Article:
On a side note, I would also question what is in medical records. They don't even have the time of my first son correct in there. My first was an emergency c-section at 41 weeks. It was after over 30 hours of labor (water broke at the beginning), and finally, a lowering fetal heart rate. When my husband asked for clarification on something, they listed him in the medical records as being resistant to the c-section. Just because he asked a question. I noticed they didn't put in the part where they initially thought the heartrate had dipped, but it was because their monitor had fallen out.

    I wanted to have a VBAC for my 2nd, but it was clear that OBs would not let me go past my due date (gestational diabetic – the only reason my first was born a week late was because my OB was more laid back and knew that my numbers were under control so he wasn't as stressed as many typical American doctors – he was from another country). Anyway, my OB wouldn't let me go past my due date bc of the gestational diabetes. And then later, I was annoyed that my c-section was labeled as "elective" when it was not what I would have picked. (And they would not induce because of the prior c-section.)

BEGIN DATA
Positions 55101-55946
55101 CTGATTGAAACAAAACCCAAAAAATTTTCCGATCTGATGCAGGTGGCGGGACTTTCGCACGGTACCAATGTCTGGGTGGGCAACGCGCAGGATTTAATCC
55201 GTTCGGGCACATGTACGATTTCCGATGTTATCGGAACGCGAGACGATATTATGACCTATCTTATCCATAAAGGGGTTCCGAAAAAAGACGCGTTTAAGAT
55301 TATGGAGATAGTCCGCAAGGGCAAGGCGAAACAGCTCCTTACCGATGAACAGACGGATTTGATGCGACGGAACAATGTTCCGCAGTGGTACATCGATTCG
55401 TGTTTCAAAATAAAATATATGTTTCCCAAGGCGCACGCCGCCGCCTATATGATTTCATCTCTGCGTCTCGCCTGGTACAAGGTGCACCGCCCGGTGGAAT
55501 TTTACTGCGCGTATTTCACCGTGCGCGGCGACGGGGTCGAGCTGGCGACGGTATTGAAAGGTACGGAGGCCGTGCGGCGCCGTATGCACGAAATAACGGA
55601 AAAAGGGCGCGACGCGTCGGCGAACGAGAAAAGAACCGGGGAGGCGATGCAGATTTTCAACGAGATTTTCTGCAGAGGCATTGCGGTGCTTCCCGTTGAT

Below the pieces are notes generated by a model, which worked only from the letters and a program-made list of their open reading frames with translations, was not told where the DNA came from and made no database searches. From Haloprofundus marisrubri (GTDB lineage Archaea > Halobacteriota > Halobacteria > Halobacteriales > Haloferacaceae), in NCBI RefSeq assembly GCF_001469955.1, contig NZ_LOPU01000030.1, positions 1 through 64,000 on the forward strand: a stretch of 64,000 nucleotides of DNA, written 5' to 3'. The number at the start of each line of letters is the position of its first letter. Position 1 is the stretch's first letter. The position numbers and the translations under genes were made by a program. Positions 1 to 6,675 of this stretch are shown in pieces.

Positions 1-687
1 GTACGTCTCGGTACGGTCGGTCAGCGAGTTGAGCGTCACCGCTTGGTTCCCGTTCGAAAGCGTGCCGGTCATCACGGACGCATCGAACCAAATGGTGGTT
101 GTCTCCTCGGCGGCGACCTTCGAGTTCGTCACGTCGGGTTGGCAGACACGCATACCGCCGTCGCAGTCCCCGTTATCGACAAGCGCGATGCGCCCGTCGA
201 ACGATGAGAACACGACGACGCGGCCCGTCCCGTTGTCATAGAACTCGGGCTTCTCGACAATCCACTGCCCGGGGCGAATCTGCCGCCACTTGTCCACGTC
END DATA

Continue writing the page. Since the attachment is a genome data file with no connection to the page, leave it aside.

April 12, 2013 at 12:36 | Report abuse | Reply
  9. D

    I had my baby at 37 weeks. The c-section was not elective but I fought for that date. My previous pregnancy ended in a stillbirth at 39 weeks. I wanted my baby ALIVE at 37 weeks (whatever other consequences there might have been) rather than dead at 39.

    April 12, 2013 at 13:33 | Report abuse | Reply
  10. AbbyJ

    I went to an OB office that had multiple doctors on staff. More than a week before my due date, one of the doctors wanted to already schedule my induction for the day after my due date, just in case I hadn't had the baby by then! No medical reason, the only reason was the date.

    Luckily the doctor I considered to be my main doctor was supportive of me waiting to go into labor naturally. My baby was born 6 days "late" (40 weeks 6 days), I was prepared to go as long as they would let me without inducing, the maximum allowed would have been 42 weeks.

    Women should realize 40 weeks is the AVERAGE, not a magical number. And according to Harvard, it should be 41 weeks 1 day, not 40 weeks. If there's no medical reason to induce, let the baby come when he/she is ready!

    April 19, 2013 at 10:55 | Report abuse | Reply
    • AbbyJ

      And yes, I realize this article was about c-sections, but being induced increases the risk you'll have a c-section.

      April 19, 2013 at 10:57 | Report abuse |
  11. Keyonasongz

    That a bady a bady is a bady

    April 21, 2013 at 23:52 | Report abuse | Reply